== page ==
Adam blocked and parried, regained his stance, blocked yet another furious attack. Fool. Already, the king was breathing heavily. They circled each other, and the sand beneath their feet swirled and rose like clouds around them. Adam dipped his sword, as if tired. The king howled and lunged. One swift underhand blow and Adam’s blade crashed against the king’s. Another, and the king reeled. Two hands on the hilt, a swing that started low and ended high. The king parried, fell back. Adam swung again, right, left, up, down, putting every ounce of his strength into each blow.

Edward was on the defensive now. Adam did not let up. Let the pup feel what it was like to be bested in front of others. Let him realise, once and for all, that men like Adam did not grow on trees. With a grunt, he thrust his sword straight at the king’s throat. A controlled movement, for sure—Adam had no intention of killing his lord—but the king bleated, leaned back, and with one last swipe Adam unarmed him, the unhanded blade clattering to the ground. Edward overbalanced, sitting down heavily on the ground.

Adam stood over him. “Do you yield, my lord?” he asked, swallowing to clear his mouth of the fine grit that coated it.

“Aye.” Edward pulled off his helmet and sent it flying. Adam offered a hand, but the king batted it away, getting to his feet on his own. “I think it best if you retire from court for a while,” he said as he limped off. “At present, I fear I may be tempted to tear your head off.”

“You could try,” Adam muttered to his back.

There is a lot of speculation about when and how Edward II died. How do you separate fact from fiction while researching, and what do you think really happened to Edward II?

I’d say that in this case, there are no hard facts. What we do know is that after Edward II was moved to Berkeley Castle in March of 1327, no one in England ever saw him again. Edward II purportedly died while imprisoned (and I must take this opportunity to state that even if he did die in September of 1327, he most certainly was not murdered by having a red-hot poker shoved up his backside, no matter how lurid that particular story is) but no one saw the corpse prior to the features having been covered by a cerecloth. This means that there’s a possibility he didn’t die, and a rather strange item among Edward III’s later expenses could be taken as an indication that he paid his father some money several years later.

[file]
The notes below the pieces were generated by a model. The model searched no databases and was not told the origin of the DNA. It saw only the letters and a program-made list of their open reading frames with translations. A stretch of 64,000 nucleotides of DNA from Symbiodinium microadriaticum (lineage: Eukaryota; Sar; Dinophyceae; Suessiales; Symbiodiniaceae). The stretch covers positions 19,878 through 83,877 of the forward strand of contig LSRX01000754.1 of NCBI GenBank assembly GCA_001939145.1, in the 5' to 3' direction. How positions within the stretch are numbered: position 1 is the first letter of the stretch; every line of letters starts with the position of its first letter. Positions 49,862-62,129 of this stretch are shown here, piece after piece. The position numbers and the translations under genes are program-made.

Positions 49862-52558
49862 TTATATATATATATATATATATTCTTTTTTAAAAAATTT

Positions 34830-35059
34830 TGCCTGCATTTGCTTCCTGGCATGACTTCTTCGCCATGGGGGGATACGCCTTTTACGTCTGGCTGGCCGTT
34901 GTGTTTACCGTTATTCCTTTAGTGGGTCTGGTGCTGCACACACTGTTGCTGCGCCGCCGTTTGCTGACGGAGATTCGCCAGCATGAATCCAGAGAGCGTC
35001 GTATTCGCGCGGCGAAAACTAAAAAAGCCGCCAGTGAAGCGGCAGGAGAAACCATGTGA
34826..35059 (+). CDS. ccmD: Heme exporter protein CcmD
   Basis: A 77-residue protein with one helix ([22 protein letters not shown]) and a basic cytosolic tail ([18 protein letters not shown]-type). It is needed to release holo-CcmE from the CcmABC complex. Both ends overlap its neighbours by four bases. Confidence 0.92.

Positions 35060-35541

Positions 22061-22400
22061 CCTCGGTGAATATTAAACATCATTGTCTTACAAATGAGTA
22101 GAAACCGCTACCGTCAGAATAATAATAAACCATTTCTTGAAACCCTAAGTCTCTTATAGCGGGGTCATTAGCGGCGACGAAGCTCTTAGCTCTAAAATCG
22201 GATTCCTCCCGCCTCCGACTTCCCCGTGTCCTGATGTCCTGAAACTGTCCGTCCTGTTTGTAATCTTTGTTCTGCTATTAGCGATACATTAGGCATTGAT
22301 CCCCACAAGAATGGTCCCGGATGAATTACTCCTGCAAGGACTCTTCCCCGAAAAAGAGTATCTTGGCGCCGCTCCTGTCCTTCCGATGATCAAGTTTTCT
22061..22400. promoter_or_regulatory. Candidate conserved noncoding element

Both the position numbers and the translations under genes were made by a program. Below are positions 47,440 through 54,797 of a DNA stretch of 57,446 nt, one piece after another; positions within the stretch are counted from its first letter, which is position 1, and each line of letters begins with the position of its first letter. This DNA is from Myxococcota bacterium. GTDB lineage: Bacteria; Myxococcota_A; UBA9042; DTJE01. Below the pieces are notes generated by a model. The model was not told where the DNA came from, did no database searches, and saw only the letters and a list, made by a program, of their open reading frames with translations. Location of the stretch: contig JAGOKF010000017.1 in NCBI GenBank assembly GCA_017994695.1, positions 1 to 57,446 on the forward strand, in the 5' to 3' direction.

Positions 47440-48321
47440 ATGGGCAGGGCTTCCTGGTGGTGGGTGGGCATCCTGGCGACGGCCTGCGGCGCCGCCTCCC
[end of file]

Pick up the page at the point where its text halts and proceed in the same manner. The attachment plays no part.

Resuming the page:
Personally, I hope Edward II did not die in prison. I may not rate him high as a king, but I am rather fond of him as a person, this man who had the misfortune of inheriting a crown that would never quite fit.

What's next for Kit and Adam?

They still have to see things through to the end. Adam remains torn by his love for the young king, Edward II, and the love he feels for the man who saved him from the gutter and made him what he is. Even worse, both Adam and Kit realise that ultimately there can be only one rooster at the top of the dung-hill, so either Edward or Mortimer will have to bite the dust…

GIVEAWAY!

To win a copy of Under the Approaching Dark by Anna Belfrage, please enter via the Gleam form below.

Rules:

– Giveaway ends at 11:59pm EST on May 30th. You must be 18 or older to enter.
– Giveaway is open internationally.
– Only one entry per household.
– All giveaway entrants agree to be honest and not cheat the systems; any suspect of fraud is decided upon by blog/site owner and the sponsor, and entrants may be disqualified at our discretion.
– Winner has 48 hours to claim prize or new winner is chosen.
Under the Appraoching Dark
About the Author:

Anna was raised abroad, on a pungent mix of Latin American culture, English history and Swedish traditions. As a result she’s multilingual and most of her reading is historical- both non-fiction and fiction. Possessed of a lively imagination, she has drawers full of potential stories, all of them set in the past. She was always going to be a writer—or a historian, preferably both. Ideally, Anna aspired to becoming a pioneer time traveller, but science has as yet not advanced to the point of making that possible. Instead she ended up with a degree in Business and Finance, with very little time to spare for her most favourite pursuit. Still, one does as one must, and in between juggling a challenging career Anna raised her four children on a potent combination of invented stories, historical debates and masses of good food and homemade cakes. They seem to thrive…

For years she combined a challenging career with four children and the odd snatched moment of writing. Nowadays Anna spends most of her spare time at her writing desk. The children are half grown, the house is at times eerily silent and she slips away into her imaginary world, with her imaginary characters. Every now and then the one and only man in her life pops his head in to ensure she’s still there.

Other than on her website, www.annabelfrage.com, Anna can mostly be found on her blog, http://annabelfrage.wordpress.com – unless, of course, she is submerged in writing her next novel. You can also connect with Anna on FacebookTwitter and Goodreads.


Under Approaching the Dark is on a blog tour!

4 comments:

  1. I first saw the cover of this book on Bookbub. It appealed to me and prompted me to look up her other novels too.

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    1. I don't think you'll be disappointed!

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  2. Thank you so much for inviting me to visist, Jenny! (and i tried to post this comment yesterday but blogger just kept on throwing me out)

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  3. I think my cover artist outdid himself on this one :) I do hope you'll like my books.